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Virgin Atlantic boss: UK government should reverse course if pound tumbles

Virgin Atlantic has urged the government to consider a “reversal” after the mini-budget as the collapsing pound sends costs for airlines skyrocketing.

Chief Executive Shai Weiss said the economic situation was “hurting consumers” and the airline was deeply concerned, although it believed its own bookings would hold up.

The troubles of the falling pound will be the latest woes for the UK flight and travel industry, which has been battling Covid travel restrictions and a year of disruption as airport labor shortages have ravaged flights.

Weiss said Prime Minister Liz Truss should make a “difficult decision” to boost the pound after the slump from Chancellor Kwasi Kwarteng’s announced tax cuts on Friday – which are to be financed by additional government bonds.

Speaking at a press conference in London, he said: “Pound’s weakness hurts, not Virgin Atlantic, it hurts the economy and consumers because it actually fulfills or fuels the inflationary cycle we are in.

“The message to the government is pretty clear to me. They have to make a tougher decision to reverse the pound’s decline and ensure this country is not left with an unsustainable perceived weakness in international markets which then of course impacts interest rates, consumers, mortgage rates and the wider economy. “

He added, “If this is the answer to your decisions…thinking about what to do involves reversing.”

The comments were backed by an old Virgin rival, former British Airways chief Willie Walsh, now general secretary of global airline Iata.

Walsh said Weiss’s “criticism was well founded”. He said: “When you get volatility like the one you’ve seen over the last few days it definitely makes it a lot harder for UK based airlines with revenue in sterling and cost bases in dollars – for all airlines there.”

He added: “It’s going to be a challenging time there. It is very frustrating to see these knee-jerk reactions from governments trying to endear themselves to voters by making decisions that have massive economic implications for companies. I’m not sure all of these guidelines have been carefully thought out.”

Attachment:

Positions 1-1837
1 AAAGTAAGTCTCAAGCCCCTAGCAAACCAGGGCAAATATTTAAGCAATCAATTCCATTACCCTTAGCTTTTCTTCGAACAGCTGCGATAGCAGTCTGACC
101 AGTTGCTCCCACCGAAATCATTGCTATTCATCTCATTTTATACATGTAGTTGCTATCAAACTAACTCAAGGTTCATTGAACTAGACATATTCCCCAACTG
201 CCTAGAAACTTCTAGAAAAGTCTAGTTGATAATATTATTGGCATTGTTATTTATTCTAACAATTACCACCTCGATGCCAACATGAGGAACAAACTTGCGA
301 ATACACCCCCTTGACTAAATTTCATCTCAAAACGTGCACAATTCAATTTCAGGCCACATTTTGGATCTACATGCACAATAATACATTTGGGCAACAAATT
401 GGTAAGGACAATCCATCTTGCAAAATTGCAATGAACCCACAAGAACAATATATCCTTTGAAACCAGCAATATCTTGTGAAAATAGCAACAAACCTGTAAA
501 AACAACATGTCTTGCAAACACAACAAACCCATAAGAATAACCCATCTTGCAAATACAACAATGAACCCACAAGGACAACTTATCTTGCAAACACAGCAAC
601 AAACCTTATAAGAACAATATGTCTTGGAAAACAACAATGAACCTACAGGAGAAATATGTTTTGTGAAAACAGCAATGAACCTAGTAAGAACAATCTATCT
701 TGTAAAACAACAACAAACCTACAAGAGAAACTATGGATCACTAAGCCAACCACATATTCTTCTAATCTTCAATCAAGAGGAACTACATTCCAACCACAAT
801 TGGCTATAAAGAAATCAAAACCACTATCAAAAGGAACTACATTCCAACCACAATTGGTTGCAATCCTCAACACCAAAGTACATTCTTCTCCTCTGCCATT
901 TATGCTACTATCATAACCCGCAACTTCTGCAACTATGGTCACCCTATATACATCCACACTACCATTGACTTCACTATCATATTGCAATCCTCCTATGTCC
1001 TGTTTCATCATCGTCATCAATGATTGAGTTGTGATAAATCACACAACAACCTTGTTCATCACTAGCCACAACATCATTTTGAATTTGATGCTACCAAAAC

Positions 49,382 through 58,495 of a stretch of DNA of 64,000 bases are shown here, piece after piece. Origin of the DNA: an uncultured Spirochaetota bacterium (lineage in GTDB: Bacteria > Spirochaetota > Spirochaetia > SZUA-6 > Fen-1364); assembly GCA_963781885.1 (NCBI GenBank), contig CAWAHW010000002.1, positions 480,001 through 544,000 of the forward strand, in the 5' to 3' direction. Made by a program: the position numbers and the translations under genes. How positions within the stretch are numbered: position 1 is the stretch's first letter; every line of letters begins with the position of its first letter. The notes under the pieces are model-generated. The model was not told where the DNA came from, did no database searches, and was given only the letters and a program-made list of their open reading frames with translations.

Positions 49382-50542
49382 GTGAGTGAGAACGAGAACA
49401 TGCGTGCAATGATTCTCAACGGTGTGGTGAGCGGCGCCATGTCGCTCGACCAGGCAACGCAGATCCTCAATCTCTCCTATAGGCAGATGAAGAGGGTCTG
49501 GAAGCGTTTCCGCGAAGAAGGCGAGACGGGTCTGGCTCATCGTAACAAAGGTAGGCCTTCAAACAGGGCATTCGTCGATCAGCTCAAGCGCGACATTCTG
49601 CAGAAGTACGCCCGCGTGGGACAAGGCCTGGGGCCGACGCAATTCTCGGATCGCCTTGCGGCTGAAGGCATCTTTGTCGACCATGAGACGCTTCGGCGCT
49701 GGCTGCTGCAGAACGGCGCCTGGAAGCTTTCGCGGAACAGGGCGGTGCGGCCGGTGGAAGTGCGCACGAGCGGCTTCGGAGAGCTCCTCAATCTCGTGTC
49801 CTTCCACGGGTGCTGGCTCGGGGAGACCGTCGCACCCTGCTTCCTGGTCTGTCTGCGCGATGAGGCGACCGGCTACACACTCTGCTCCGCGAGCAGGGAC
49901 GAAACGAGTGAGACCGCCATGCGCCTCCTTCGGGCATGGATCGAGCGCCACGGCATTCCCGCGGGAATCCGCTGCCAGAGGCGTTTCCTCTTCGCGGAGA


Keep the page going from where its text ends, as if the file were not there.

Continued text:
Virgin had converted its sterling holding into dollars a few months ago, Weiss said, a “smart financial position” that is now worth a significant amount of money and protected it from the currency shock. About 60% of spending is in dollars, mostly aircraft purchases and jet fuel.

However, he warned the government: “You need to stabilize the economic affairs of this country – we have the worst performing currency in the G7; we don’t have to be at the bottom.”

Sales to US-based customers have grown to about 30-35% of Virgin Atlantic’s total revenue since the joint venture with Atlanta-based Delta, Weiss said, and he expects rising bookings from the US to cushion the airline would.

With the pound nearly equal to the dollar, Weiss said the UK is “on sale” for inbound tourists. “If you want to come and see the new king for half price, fly Virgin Atlantic,” he added.

However, Weiss insisted that Virgin Atlantic’s “fundamentals are solid” despite Sir Richard Branson’s airline on the financial brink during the pandemic before being saved by a huge cash injection from its shareholders.

Virgin and BA retired their largest aircraft, while Norwegian balked at the transatlantic market, which accounts for 70% of Virgin’s revenue. The company plans to launch a new route from Heathrow to Tampa next month with its new A330neo aircraft.

After years of speculation, Virgin has announced that it will join the SkyTeam airline alliance. The airline said it will open more routes, benefits and lounges for its customers.

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